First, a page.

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Improve Low Motivation
For most people, motivation is elusive. It comes and goes unpredictably, and sometimes does not show up at all. Lack of motivation can result in procrastination, not working toward goals, and oftentimes, depression. The problem with motivation is that we feel very inspired when it is present, so much so that we feel it is too difficult to put forth effort when motivation is absent. The result is that we wait for motivation to inspire us to work toward our goals, and as a result waste a lot of time waiting for it to happen on its own. The more we wait, the more time goes by in which we don’t feel we are doing what matters, and we can easily become demoralized. It is incredibly difficult to become motivated when we are demoralized, so we wait some more…
Cognitive behavioral therapy offers an effective treatment for low motivation. It involves a combination of changing thinking patterns that result in the aforementioned cycle, and changing behavioral patterns. These changes result in both increased motivation and increased accomplishment. By changing thinking and behavioral patterns that keep people stuck, cognitive behavioral therapy helps people get on track with their goals, and in a relatively short amount of time.
CBT for improving motivation may include some combination of the following interventions:
Cognitive restructuring: Cognitive restructuring is a method to identify unhelpful patterns of thinking, and learn new, more helpful ways of thinking about difficult situations. Getting stuck in the cycle of lack of motivation can leave us feeling hopeless, and helpless. Cognitive restructuring reverses this cycle by altering the way we think about things to increase our belief in our abilities.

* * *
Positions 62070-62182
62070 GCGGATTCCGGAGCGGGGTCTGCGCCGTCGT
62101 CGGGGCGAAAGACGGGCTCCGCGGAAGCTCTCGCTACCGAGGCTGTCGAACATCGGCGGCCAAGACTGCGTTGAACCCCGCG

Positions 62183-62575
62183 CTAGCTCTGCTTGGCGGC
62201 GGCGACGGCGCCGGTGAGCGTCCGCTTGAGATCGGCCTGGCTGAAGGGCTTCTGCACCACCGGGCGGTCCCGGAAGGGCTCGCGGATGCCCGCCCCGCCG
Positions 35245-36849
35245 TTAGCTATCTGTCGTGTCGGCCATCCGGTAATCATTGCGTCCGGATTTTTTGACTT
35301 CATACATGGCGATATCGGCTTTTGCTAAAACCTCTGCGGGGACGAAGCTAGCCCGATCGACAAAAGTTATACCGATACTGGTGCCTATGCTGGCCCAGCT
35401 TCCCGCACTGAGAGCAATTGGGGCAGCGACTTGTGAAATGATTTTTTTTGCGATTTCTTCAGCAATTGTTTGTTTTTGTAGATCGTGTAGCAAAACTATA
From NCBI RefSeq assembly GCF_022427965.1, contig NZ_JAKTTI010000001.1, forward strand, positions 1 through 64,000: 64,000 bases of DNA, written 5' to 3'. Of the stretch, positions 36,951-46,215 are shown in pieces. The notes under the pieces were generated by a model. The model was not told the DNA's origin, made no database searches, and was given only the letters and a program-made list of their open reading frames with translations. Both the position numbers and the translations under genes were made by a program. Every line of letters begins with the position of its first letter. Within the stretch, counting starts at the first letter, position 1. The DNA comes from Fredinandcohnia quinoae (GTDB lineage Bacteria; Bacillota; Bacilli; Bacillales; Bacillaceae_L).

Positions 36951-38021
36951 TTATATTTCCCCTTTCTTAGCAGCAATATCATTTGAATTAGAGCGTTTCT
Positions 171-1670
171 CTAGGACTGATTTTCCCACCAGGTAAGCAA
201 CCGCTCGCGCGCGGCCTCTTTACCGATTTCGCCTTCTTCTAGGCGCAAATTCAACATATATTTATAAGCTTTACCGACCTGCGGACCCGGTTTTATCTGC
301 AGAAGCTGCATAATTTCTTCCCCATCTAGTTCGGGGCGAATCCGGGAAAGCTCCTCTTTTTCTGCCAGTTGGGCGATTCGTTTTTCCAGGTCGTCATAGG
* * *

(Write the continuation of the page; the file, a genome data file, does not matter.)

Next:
Behavioral chain analysis: Chain analysis is a tool to assess what factors are contributing to behaviors we have had difficulty changing, and target them with effective behavioral interventions. By removing or limiting the influence of the causes of ineffective behavior, we become significantly more likely to make changes that were previously too difficult.
Contingency management procedures: Contingency management works off the principle that human beings tend to do what is immediately reinforcing, and avoid what is immediately punishing, no matter the long-term consequences. Contingency management planning for motivation helps people shift the balance of the consequences of their behavior so that their desired behavior becomes more immediately reinforcing, and thus easier to do.
Anti-procrastination training: Anti-procrastination training uses a combination of contingency management and specific techniques to stop procrastination in its tracks. Waiting until we are motivated to do something is a form of procrastination, and can result in decreased motivation over time.
Systematic exposure: Exposure therapy works on the theory that avoidance of situations we fear prevents us from realistically evaluating whether they are as bad as we assume. By exposing ourselves to situations we would otherwise avoid, we learn that they are not as bad as assumed, and thus our anxiety about them diminishes. Using exposure to help us master what causes anxiety can help us increase our motivation to do what has previously been aversive.
Mindfulness training: Mindfulness is a skill designed to help people contact the present moment, and not get so caught up in thoughts and worries. By seeing mental activity as merely events, we become more able to engage in skillful behavior, despite feeling unmotivated.